EPA Researchers Update Tool To Support Contaminated Groundwater Cleanup At A Superfund Site In Kansas City
By U.S. EPA
From the 1960s to 1980s, chemical storage and disposal operations at the Conservation Chemical Company site, a 6-acre area in Kansas City, Missouri, contaminated soils and groundwater. Groundwater, which is the water found below the Earth’s surface within the cracks and crevices of soil, sand, and rock, can be particularly challenging to treat. Addressing these challenges involves many experts and can require innovative solutions to improve treatment methods and help clean up contaminated sites.
In 1987, the Conservation Chemical Company site was capped using dense clay and a vegetated cover to reduce the rate of infiltration into the subsurface and to reduce the risk to groundwater. In addition to capping the site, a groundwater extraction and treatment system was built that captures the water for above-ground treatment. However, this treatment process is not as simple as it may seem. The soil and groundwater beneath the site contain contaminants including metals, cyanide, volatile organic compounds (VOCs), dioxins, and polychlorinated biphenyls (PCBs) that may all require different treatments. Additionally, extreme weather events such as flooding in the midwest over the last two decades make maintaining groundwater capture challenging and precipitation has the potential to overwhelm the system.
In 2004, to address some of these challenges, EPA’s Region 7 worked with a consulting firm to develop an alternative treatment strategy based on predetermined groundwater pumping rates from two withdrawal wells at the site. The outcome produced a computer modeling tool (flow model) that hydrogeologists can use to accurately and efficiently simulate the flow of groundwater through aquifers. This helped site cleanup professionals better understand how groundwater moved through and around the site, and it helped them refine and improve groundwater treatment.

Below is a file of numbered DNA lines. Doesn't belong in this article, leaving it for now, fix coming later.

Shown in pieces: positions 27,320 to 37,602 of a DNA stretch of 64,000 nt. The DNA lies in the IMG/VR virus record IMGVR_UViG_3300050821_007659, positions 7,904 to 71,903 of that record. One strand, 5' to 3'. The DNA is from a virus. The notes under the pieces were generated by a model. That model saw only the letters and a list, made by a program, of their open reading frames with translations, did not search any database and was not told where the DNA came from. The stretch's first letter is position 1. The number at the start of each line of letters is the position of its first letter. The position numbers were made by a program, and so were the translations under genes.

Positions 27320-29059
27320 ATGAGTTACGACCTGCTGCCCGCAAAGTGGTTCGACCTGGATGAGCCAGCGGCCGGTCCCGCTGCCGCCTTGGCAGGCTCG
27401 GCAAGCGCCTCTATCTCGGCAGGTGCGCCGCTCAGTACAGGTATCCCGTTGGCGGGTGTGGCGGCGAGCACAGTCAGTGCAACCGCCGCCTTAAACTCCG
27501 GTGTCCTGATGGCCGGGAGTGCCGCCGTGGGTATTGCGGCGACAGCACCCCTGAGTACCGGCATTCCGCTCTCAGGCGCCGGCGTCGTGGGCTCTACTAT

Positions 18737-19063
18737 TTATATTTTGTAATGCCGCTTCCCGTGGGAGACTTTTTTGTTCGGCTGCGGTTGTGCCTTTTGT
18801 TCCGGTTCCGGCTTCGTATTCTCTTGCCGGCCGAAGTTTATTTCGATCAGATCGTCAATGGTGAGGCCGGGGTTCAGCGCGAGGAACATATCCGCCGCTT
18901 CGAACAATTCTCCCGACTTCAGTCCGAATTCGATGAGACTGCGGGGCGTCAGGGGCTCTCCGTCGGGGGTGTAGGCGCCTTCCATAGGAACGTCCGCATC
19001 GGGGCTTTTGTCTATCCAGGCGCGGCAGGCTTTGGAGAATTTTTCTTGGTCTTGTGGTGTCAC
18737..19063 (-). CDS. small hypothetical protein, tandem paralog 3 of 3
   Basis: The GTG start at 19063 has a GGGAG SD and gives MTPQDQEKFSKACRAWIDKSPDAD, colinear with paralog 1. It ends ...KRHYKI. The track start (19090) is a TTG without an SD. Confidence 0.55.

In 2018, EPA researcher Dr. Mohamed Hantush, who is an expert in groundwater hydrology, evaluated the flow model and recognized that the model could be even better. A team of experts, including Dr. Hantush and consulting partners, conducted field work and collected geologic core samples that provided new data to improve model calibration. These improvements would make the tool more reliable and better ensure the contaminated groundwater was contained.
“The goal was to improve hydrogeologic characterization of the site; ultimately produce a more defensible numerical model; and validate its credibility as site cleanup activities are dependent on what the computer model indicates,” stated Dr. Hantush.
Based on Dr. Hantush’s recommendations, EPA updated the flow model in 2021 and the outcome was an improved and more defensible simulation tool. The additional field data the team collected on aquifer hydraulic properties also contributed to more effective future groundwater monitoring for cleanup actions at Superfund sites across the nation, not just at the Conservation Chemical Company site. Because of the work of Dr. Hantush and others, the model more accurately predicts groundwater flow and helps regional decision makers better understand contaminated groundwater capture needs. EPA scientists and engineers continue to monitor groundwater quality at the site in Kansas City to ensure the site remedies remain protective and effective.
The cleanup and reuse of Superfund sites often restores value to site properties and surrounding communities that have been negatively affected by contamination. EPA researchers continue to work closely with partners at Superfund sites across the country to make sure sites can safely be reused or remain in continued use during and following cleanup.
EPA’s MODFLOW Instructional Manual and Problem Data Sets